The election of Donald Trump as president of the United States is a shocking and dangerous turn of events — not only for the US, but for the entire world. The election does not, however, represent an overwhelming turn to the right in US society — and not only because Trump lost the popular vote to Hillary Clinton. Instead, we see a political polarisation in which both the right and the left are growing.
A rally was held outside the US Consulate in Sydney on November 10 in solidarity with the Standing Rock protest camp against the construction of the Dakota Access Pipeline.
The Dakota Access oil pipeline is threatening to pollute water and land of the Sioux and other Native American groups. If completed it will move almost half a million barrels of oil a day, worsening climate change and threatening the entire planet's survival.
Monash University plans to remove one-third of its counsellors and replace them with contractor or private practice psychologists.
It says this will improve access to counselling services.
But Monash Student Association spokesperson Kim Stern said: “Students are extremely angry. It’s a known thing at Monash that the services are minimal, to put it nicely.
"It’s very hard at the moment to get a counsellor and it’s a slap in the face that there’s now moves to cut counsellors and limit their role on campus.”
As more than 3000 people rallied in Melbourne’s CBD on November 5 to protest against the federal government’s refugee policies, about 200 people gathered in the far northern suburb of Eltham in support of a group of Syrian refugees who will be resettled in the area in the coming weeks.
People who work in Aboriginal and Torres Strait Islander education have become concerned by recent, unexplained and unadvertised changes to Abstudy eligibility.
The purpose of the Abstudy scheme is to reduce the educational disadvantages faced by Aboriginal and Torres Strait Islander people and to encourage Indigenous students and apprentices to take full advantage of available educational opportunities and improve their employment opportunities.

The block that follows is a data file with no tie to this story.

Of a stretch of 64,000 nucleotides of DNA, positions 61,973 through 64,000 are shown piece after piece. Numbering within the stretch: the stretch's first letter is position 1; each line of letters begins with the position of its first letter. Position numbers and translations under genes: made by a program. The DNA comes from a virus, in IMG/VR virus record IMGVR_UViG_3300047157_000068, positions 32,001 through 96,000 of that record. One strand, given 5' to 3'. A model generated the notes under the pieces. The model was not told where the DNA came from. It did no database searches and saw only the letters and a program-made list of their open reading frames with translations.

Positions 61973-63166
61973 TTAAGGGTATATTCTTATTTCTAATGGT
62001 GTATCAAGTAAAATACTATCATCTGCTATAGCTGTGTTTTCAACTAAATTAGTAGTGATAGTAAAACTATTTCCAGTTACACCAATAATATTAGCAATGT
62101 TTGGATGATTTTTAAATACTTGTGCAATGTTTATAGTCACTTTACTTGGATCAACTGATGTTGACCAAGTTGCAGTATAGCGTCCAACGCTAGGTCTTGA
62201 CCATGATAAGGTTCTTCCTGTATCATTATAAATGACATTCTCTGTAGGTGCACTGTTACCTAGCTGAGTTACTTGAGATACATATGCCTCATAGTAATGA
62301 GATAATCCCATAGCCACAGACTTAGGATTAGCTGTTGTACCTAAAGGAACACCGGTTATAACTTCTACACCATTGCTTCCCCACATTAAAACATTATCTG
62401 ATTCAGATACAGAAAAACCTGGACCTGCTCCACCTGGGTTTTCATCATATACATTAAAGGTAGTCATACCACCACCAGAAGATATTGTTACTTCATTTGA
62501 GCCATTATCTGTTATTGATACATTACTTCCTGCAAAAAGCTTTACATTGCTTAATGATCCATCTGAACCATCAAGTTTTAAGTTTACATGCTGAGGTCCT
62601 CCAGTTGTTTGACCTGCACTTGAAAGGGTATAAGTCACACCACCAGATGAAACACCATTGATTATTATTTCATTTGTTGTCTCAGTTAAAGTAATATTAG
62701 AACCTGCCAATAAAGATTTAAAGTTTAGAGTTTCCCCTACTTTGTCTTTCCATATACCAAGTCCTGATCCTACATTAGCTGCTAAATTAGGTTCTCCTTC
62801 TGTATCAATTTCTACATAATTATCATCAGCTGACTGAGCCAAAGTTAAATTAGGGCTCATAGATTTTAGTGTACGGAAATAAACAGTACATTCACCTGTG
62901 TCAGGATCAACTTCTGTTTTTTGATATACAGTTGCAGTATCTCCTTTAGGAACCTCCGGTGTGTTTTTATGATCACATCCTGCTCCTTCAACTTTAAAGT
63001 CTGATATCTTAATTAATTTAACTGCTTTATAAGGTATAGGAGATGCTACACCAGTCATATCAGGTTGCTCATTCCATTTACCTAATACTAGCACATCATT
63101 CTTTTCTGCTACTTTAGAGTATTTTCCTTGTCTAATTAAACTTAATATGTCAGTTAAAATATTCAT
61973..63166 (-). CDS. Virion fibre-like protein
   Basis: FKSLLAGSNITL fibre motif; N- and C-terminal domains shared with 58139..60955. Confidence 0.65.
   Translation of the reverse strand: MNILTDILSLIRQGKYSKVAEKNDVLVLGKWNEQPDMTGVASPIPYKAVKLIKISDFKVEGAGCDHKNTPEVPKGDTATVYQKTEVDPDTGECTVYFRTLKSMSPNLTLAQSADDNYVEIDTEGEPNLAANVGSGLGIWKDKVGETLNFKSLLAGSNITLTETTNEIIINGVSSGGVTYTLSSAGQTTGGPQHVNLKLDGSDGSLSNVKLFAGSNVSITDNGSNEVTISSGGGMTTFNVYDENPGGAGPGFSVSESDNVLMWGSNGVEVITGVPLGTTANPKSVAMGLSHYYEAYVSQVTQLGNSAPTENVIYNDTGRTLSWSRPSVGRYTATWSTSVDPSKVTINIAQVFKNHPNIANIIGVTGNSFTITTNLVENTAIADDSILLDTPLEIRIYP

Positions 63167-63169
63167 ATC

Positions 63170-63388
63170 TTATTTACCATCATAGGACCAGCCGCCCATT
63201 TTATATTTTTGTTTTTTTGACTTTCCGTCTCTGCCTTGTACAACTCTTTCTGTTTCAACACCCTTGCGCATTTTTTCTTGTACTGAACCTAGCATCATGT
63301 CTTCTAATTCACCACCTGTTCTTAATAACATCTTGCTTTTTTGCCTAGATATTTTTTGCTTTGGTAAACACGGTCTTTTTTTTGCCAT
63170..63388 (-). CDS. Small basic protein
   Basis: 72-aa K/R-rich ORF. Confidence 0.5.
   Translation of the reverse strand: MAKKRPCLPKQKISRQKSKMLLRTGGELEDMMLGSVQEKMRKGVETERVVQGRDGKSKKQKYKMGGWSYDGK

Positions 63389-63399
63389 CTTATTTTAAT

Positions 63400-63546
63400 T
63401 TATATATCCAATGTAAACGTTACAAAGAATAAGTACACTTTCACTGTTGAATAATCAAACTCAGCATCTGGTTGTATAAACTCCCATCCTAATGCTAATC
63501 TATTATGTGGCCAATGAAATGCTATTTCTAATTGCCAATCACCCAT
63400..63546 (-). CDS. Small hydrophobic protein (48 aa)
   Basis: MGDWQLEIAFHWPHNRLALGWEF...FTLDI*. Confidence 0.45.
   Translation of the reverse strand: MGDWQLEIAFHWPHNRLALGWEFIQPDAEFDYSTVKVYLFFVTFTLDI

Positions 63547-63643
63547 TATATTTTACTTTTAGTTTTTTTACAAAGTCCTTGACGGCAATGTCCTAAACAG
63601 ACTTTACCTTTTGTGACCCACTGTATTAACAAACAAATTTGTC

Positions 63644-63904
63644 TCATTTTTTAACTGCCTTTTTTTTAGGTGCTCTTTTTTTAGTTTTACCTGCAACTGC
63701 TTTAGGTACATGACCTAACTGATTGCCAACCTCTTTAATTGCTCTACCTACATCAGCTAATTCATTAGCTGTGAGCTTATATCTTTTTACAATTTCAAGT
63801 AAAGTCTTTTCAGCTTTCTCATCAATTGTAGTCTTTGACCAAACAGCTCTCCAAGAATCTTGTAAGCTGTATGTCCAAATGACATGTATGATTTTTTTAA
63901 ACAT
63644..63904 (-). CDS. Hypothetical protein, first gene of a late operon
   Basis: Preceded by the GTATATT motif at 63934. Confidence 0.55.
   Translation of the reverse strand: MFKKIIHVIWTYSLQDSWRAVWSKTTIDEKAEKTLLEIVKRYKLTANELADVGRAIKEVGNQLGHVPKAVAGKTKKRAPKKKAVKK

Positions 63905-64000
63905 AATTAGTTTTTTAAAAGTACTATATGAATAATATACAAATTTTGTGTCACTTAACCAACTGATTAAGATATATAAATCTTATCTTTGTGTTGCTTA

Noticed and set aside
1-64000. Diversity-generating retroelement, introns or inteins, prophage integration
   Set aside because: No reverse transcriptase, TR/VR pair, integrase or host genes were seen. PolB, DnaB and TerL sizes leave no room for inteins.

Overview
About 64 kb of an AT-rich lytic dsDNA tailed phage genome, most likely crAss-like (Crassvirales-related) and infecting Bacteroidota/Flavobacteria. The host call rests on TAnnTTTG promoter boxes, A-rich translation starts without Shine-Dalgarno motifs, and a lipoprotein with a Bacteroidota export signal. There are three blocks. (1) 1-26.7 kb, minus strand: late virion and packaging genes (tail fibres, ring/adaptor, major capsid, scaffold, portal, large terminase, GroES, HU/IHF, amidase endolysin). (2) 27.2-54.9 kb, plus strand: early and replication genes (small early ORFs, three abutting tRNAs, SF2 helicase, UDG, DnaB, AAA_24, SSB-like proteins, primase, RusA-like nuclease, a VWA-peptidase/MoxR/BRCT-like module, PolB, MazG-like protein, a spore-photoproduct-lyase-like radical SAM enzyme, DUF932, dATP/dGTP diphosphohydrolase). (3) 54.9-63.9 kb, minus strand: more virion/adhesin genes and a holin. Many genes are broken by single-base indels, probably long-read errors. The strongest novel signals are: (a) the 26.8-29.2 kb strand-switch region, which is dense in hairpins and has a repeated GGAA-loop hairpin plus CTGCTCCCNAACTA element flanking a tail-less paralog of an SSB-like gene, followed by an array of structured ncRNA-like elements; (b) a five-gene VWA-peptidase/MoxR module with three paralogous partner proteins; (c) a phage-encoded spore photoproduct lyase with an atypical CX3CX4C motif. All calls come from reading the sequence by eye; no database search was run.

The WestCONnex Action Group (WAG), one of the main residents' groups opposing the NSW Coalition government's $17 billion WestConnex tollway, has slammed the government's latest changes to the controversial project.
Under new plans announced on November 10, the tollway's Camperdown interchange will be scrapped, and the M4–M5 Link tunnel widened and moved further west.
“These latest changes show yet again that the Baird government’s so-called ‘planning’ for WestConnex is a complete farce,” said WAG spokesperson Pauline Lockie.
In the wake of the horrific burning to death of Brisbane bus driver Manmeet Sharma on October 28, the Rail Tram and Bus Union (RTBU) held a national day of respect on November 9 to highlight the issue of driver safety across Australia.
In a statement RTBU national president Phil Altieri said: “It was an honour to join sisters and brothers from across the union movement today in honouring Manmeet Sharma (Alisher).
Three Australian unionists, visiting Indonesia as part of a delegation to a South-East Asian asbestos conference, had their passports seized and were deported from Indonesia after visiting a picket line organised by transport workers in Jakarta.
The unionists, including Jackie Kriz, a member of the Australian Nursing and Midwifery Federation and President of Geelong Trades and Labour Council, have been barred from re-entering Indonesia for six months. They were told by the Indonesian department of immigration they could apply to have the ban lifted after that time.
About 200 unionists rallied on November 3 to highlight the plight of injured workers in the state. The day marked the beginning of the NSW parliamentary Law and Justice Committee’s review of the 2012 changes to workers' compensation legislation by the Coalition state government.
Speakers included representatives of UnionsNSW and individual unions, state MPs, and workers who had presented testimony to the committee that morning.
If you want a bright side to the US elections, consider Paddy Power, the Irish bookmaker who lost a huge chunk of cash after paying out early to those who put money on a Clinton win.
Enjoying the misfortune of a representative of the bloodsucking gambling industry may be grasping at straws, but as we await the race between a nuclear holocaust and climate change-induced eco-holocaust, we might as well take what we can get. As for Paddy Power, they can at least make their money back offering decent odds on the nuclear option.